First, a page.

* As always be sure to follow any additional instructions given by your lecturer. * Always ensure that you wear proper fitting clothes and nothing that is too loose. You should also wear your lab coat to avoid spilling anything on your clothes. * Wear proper footwear that is closed. Sandals and open toed slippers are a strict no no and should be avoided. * You must also know how to use the lab equipments properly and should ask the right way of usage, in case you do not know. * Make sure you read the bottle labels carefully and only use what you are supposed to use during an experiment. You should not try out anything on your own unless you are very sure of what reagents or chemicals you need to use and their results. * Be prepared for your work in the laboratory. Read all procedures thoroughly before entering the laboratory. Never fool around in the laboratory. Horseplay, practical jokes, and pranks are dangerous and prohibited. * Do not consume food in a laboratory , or any food used for experiment , because it may be contaminated. * Do not touch anything that you are not authorized to touch especially if it is a chemical or an acid that could cause harm to you

2) For experiment :
* Although Vitamin C and 2,6-dichloroindophenol are not considered hazardous, students should wash their hands thoroughly after handling.
* Make sure there is not a bubble inside pipette before sucked up DCPIP solution. * Read the meniscus at eye-level.
* Place white paper behind the syringe so that the meniscus level can properly be seen. * Use a clamp stand if draining a solution from a syringe into a beaker (e.g. in an experiment to measure the rate of flow of the solution) to keep the syringe at a vertical angle (the same as the beaker) to help achieve the most reliable measurement of the time it takes for a solution to drain, etc. * Observe the color changes of solutions against a white background. * Wash and dry equipment before each reuse.

* When timing (using a stop watch) the rate of flow of a certain volume of solution from a syringe into a test tube, choose the same end point to stop the stop watch for each repeat of the experiment. * Do repeat experiments.

* Do a control experiment.
* Keep variables, that are not being tested, controlled.

CONCLUSION
The hypothesis of my study is that I believe that freshly squeezed juice and higher weight of fruit juice contain higher vitamin C compared than commercial fruit juice and lower weight of vitamin C tablet . I made this choice because in my research I learned that vitamin C found more in orange fruit and the manufacturer of the tablet claimed 1 tablet contain 1000 mg of vitamin C. Based on my experiment I cannot conclude that my hypothesis is correct, because I found concentration in vitamin C same in both freshly squeezed juice and commercial fruit juice. When I compared my results to facts in my research, the vitamin C contain was not supposed to be same in these two items.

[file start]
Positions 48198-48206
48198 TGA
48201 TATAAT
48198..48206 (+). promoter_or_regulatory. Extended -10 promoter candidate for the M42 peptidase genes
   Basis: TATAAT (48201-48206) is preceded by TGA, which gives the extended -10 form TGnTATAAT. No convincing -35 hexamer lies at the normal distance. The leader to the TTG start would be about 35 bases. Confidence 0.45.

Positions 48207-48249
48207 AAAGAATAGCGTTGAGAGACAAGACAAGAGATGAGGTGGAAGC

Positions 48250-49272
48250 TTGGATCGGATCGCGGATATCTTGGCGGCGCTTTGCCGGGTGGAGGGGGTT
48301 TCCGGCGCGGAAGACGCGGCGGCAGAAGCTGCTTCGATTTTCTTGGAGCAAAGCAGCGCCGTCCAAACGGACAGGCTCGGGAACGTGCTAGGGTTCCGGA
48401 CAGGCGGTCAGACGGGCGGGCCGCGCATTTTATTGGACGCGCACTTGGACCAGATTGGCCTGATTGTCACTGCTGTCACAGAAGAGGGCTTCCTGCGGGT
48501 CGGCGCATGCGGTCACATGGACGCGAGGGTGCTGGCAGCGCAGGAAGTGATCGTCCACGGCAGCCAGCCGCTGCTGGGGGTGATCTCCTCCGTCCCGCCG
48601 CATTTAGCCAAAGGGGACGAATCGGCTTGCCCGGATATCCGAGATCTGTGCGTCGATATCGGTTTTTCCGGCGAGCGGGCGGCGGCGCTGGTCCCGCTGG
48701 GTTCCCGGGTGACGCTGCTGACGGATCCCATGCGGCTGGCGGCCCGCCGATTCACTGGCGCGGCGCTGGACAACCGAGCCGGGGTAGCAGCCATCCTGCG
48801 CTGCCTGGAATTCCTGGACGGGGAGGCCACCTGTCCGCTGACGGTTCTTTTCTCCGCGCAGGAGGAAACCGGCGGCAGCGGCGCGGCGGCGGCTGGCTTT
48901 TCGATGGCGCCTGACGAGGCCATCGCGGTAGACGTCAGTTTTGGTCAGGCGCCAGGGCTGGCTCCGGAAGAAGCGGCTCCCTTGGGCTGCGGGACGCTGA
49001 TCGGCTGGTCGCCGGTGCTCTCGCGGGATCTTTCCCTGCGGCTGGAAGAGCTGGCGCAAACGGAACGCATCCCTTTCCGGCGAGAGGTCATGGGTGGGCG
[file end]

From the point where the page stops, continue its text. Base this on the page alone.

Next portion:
I did not have the experience to make an adequate conclusion, so I surfed in internet to get answer for my questions. After surfed, I have concluded that the test to determine which food groups contain vitamin C is an extremely sensitive test to the presence of vitamin C; however, I cannot rule out that the test could have been sensitive to another acidic vitamin found in the both materials. It is possible that the test detected same volume of vitamin C in both items because the error in process of taking reading I believe that my experiment is important because it is important to eat foods that contain vitamin C. Our body uses Vitamin C immediately, but our body does not make any of its own vitmain C. So you can see, it is very good if we consume vitamin C from fresh fruit, eaten just like that or make fresh orange of yourself. It is because actually commercial fruit juice doed not have hight content of vitamin C as well as they have preservative and others sweetener that reducing vitamin C properties. In assessing my study design, I have found a strength of this test to be that it is extremely sensitive to the presence of Vitamin C, and a weakness that it may indicate the presence of substances other than just vitamin C. I am planning to continue this experiment to determine what other substances my test solution detects besides vitamin C, in order to understand why the same volume of vitamin C was found in both freshly squeezed fruit juice and commercial fruit juice.

REFERENCE
BOOK :

INTERNET :

* Benefits of vitamin C, Office of Dietary Supplements, National Institute of Health, June 05 2013, http://ods.od.nih.gov/factsheets/vitaminc-healthprofessional/ * Benefits of vitamin C, Jennifer Brett, N.D,

http://health,howstuffworks.com/wellness/food.nutrition/vitamin-supplements/cell.htm * http://nowcomment.com/documents/4543#.Ug72W8rJZMJ
* www.netdoctor.co.uk/focus/nutrition/facts/lifestylemanagement/smokingnutrition.htm * www.En.wikipedia.org/wiki/dichlorophenolindophenol
* http://malaysia.answers.yahoo.com/question/index?qid=20110307233132AADciuQ